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Jure Robič. One of the world’s greatest endurance athletes, Jure Robič died in 2010, hit by a car during a training ride near his home in Slovenia. In his all-too-short lifetime, he won the Race Across America five times, and set a new record for cycling 518.7 miles in 24 hours (in case you were wondering, that’s an average speed of 21.6mph). Physically, he has achieved things most of us would consider impossible. But what’s really fascinating about Robič is not his body, but his mind. According to this extraordinary article in the New York Times (the NYT has annoying subscription rules that mean links don’t always work – if this is the case, try googling his name and the title ‘That which does not kill me makes me stronger’, or email me for a copy), Robič’s “ability to produce power and transport oxygen ranks on a par with those of many other ultra-endurance athletes. He wins for the most fundamental of reasons: he refuses to stop.” Robič wasn’t a superhuman – he felt pain just like the rest of us, and probably a lot more than most. What differentiated him was his ability to accept it, to ignore it, to challenge it and to carry on in spite of it. It is he who lurks in my head on those difficult days when everything hurts, and I have to keep going but want nothing more than to stop. “What would Jure Robič do?” I ask myself “He’d keep going.” And I do.

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This post has ended up far longer than I expected it to, proving both the profusion of my heroes and my own ability to keep things concise. But I think I’m going to make it a permanent page on my website; somewhere I can go when I’m in need of inspiration – and maybe you too! And I will add more heroes to it as time goes on. Your suggestions would be very welcome.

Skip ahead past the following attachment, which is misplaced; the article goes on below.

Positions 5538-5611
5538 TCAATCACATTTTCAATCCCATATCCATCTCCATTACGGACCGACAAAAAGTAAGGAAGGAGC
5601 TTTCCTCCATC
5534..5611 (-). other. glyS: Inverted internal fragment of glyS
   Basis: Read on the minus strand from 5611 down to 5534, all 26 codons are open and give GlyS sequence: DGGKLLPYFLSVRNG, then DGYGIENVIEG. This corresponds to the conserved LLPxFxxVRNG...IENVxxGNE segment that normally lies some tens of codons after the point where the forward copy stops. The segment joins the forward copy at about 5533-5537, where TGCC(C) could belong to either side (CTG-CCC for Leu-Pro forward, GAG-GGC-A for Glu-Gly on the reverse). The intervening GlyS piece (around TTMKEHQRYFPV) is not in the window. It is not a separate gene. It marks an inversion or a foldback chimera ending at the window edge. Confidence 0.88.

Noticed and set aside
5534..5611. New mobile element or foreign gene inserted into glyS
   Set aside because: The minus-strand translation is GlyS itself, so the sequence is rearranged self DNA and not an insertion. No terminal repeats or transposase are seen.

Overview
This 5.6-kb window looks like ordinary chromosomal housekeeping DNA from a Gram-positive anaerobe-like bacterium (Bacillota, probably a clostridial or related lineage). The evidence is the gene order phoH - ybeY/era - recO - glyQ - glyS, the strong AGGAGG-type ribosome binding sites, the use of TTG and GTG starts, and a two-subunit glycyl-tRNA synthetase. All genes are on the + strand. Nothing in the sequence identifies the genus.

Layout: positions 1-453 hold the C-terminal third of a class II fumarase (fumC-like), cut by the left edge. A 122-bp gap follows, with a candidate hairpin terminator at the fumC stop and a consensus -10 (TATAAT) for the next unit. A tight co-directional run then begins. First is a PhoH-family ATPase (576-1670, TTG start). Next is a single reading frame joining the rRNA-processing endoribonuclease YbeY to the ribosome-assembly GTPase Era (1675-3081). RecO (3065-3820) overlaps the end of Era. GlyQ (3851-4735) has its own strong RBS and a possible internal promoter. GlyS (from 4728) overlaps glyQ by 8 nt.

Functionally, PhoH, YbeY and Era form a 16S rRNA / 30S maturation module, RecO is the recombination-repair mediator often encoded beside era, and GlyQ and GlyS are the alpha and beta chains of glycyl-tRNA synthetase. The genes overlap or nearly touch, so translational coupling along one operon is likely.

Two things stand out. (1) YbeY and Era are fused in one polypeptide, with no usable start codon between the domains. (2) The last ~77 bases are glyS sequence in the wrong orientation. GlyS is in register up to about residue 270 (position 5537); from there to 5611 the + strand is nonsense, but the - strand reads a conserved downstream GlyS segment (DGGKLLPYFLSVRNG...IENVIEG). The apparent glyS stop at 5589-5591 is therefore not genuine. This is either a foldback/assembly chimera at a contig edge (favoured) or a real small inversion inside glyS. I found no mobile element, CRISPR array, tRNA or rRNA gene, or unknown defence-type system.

Leave a Comment

6 Comments

  1. Lee
    Posted April 19, 2012 at 8:45 pm | Permalink

    Awesome.

  2. Tony
    Posted April 20, 2012 at 7:48 am | Permalink

    Some great inspiration there Emily. I would have to add Rosie Swale-Pope to my list.

  3. Gill
    Posted April 20, 2012 at 3:41 pm | Permalink

    You are fast becoming one of my heroes Emily!

  4. Greg Melia
    Posted April 30, 2012 at 4:39 pm | Permalink

    Good pick with Beryl Burton. How about Andy Wilkinson? Back in the 1990s he won time trialling’s British Best All Rounder competition and broke three records in the process. He’s set the record from Land’s End to John O’Groats at 41 hours, which included an hour reconstructing a broken rear wheel, and this year he broke his own 24 hour record with a ride of 541.17 miles See this video of him doing it. I was racing against him and every time he passed me at night, it was like being passed by an aircraft carrier!

  5. Posted May 8, 2012 at 10:53 pm | Permalink

    No heroes from your academic days?

  6. rashmi bakshi nayar
    Posted May 17, 2012 at 3:20 am | Permalink

    This post should go into every cyclists bible…especially women cyclists…n being one of the tribe who has started cycling recently…this is so inspiring and motivating..thanks for writing such an amazing post!!